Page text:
There is another rising star looking for the same accolades and notoriety of his predecessors. His government name is Sadam Ali but the pugilist prefers to go by his moniker of “World Kid.”
The 147-pound Ali, 24, a former Olympian in the 2008 Summer Games, will be putting his undefeated record of 15-0 (9) on the line tonight against Ronnie Warrior Jr. of Tulsa, Oklahoma at the Aviator Sports Complex in Mill Basin, Brooklyn. But whether or not Warrior, 13-7-1 (4), provides a stern challenge for Ali, well, that still remains to be seen. However, Warrior’s résumé suggests he has been in the squared circle with some notable foes, including Raymond Serrano, Dmitriy Salita and Ashley Theophane.
“I was glad that I was able to get my opponent to take the fight,” said Ali, the first fighter from Brooklyn in 20 years to represent our great nation back in 2008. The last fighter to accomplish this feat was heavyweight Riddick Bowe. “I am stepping up into that ring, fully prepared. I know what to do. I am ready but most importantly, I am not afraid.”
But one obvious variable is that the showdown taking place this weekend will be televised on pay-per-view television for the price of $29.95. But just what exactly is the rationale for the President/CEO of World Kid Promotions (Ali is his own promoter and he is promoting tonight’s show) for holding a bout normally televised on ESPN on pay-per-view? Inquiring minds want to know.
In terms of building a fan base, this marketing plan may be the equivalent of playing Russian roulette or at the very least, shooting himself in the foot - especially when you take into consideration that Ali is still building a fan base. Typically the protocol for any elite fighter who either owns or wants to start up a promotional company, signs a deal with a major label (Top Rank, Golden Boy, Gary Shaw Productions, etc.) and, on fight night, though being promoted by the superior entity, the fighter’s own promotional company plays the “B” side host to the festivities. For example, Golden Boy Promotions in conjunction with Mayweather Promotions. Rings a bell?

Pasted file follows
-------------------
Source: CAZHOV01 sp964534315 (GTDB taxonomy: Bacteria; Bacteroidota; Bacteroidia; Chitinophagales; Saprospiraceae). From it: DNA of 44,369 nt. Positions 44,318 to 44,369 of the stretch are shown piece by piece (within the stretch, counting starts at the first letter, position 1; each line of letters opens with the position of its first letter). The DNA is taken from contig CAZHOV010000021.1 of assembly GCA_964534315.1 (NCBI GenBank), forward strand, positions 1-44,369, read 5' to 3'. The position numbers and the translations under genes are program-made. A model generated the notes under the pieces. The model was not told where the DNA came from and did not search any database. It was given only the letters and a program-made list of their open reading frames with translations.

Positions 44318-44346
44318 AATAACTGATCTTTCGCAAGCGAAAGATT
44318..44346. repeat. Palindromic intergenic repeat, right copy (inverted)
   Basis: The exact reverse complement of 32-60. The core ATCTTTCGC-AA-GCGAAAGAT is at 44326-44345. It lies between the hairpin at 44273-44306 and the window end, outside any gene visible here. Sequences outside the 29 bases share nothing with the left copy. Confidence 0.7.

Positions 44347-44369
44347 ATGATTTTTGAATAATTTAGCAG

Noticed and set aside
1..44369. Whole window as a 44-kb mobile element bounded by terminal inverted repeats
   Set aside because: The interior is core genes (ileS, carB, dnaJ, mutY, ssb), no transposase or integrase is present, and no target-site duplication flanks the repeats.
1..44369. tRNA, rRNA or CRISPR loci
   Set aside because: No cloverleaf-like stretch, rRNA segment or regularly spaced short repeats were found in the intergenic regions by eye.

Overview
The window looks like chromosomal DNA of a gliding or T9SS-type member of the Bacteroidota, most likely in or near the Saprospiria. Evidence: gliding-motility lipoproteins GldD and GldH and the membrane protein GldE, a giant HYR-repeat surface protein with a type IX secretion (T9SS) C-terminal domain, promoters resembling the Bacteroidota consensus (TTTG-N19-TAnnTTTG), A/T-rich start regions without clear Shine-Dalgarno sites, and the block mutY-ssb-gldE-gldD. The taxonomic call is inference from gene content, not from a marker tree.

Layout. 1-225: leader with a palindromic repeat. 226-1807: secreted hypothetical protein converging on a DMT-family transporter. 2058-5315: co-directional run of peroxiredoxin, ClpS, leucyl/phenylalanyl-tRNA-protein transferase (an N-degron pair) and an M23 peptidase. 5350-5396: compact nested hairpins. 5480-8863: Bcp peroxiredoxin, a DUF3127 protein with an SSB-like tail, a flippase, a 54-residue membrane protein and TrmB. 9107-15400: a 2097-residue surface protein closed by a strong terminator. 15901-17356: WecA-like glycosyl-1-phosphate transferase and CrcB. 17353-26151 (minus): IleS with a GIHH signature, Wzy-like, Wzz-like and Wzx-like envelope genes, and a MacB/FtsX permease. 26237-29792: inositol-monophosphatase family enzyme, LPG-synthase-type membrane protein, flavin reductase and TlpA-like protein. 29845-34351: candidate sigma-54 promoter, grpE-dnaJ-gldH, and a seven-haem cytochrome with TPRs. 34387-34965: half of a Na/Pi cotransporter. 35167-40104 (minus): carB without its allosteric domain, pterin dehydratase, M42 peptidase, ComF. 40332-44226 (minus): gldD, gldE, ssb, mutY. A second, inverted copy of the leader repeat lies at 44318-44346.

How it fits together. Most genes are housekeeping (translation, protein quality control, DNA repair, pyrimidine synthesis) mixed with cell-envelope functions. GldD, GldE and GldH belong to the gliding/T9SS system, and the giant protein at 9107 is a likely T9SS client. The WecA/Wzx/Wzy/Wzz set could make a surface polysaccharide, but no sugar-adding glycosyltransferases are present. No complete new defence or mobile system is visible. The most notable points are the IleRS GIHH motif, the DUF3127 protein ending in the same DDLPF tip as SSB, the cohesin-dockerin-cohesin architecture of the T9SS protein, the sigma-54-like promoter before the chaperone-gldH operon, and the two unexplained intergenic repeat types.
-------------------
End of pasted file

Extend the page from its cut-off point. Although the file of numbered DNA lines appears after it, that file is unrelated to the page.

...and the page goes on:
“I don’t think we are shooting ourselves in the foot,” proclaimed Ali, who became the first Arab-American athlete to represent the United States in the Olympics. “My fight will be airing on all channels, regardless of who your cable provider is. I want to be known all around the world.”
Maybe there is some credence to what Ali is saying. When you live in a capitalist society, “if it doesn’t make dollars, then it doesn’t make sense,” but in today’s economy, who could afford a “free” lunch? But all in all, a free sample for the general public to digest wouldn’t have been a bad idea either. This way it would have allowed the consumer an opportunity to determine if he liked the taste of the sample.
It’s plain to see that the product of Canarsie, who first laced up the gloves in the scorching confines of the Starrett City Boxing Gym, knows a thing or two about our great sport. And as he got older, Ali learned more and more about the inside of the business while all at the same time honing his craft in the Coney Island Gym and in some cases, his own garage if both gyms were closed.
But isn’t boxing more than enough? Why get involved with the politics, the backstabbing and competitiveness that come with fight promoting? And if Ali is indeed in fact involved in these corporate dealings, how much time is there for him to prepare and focus for a fight?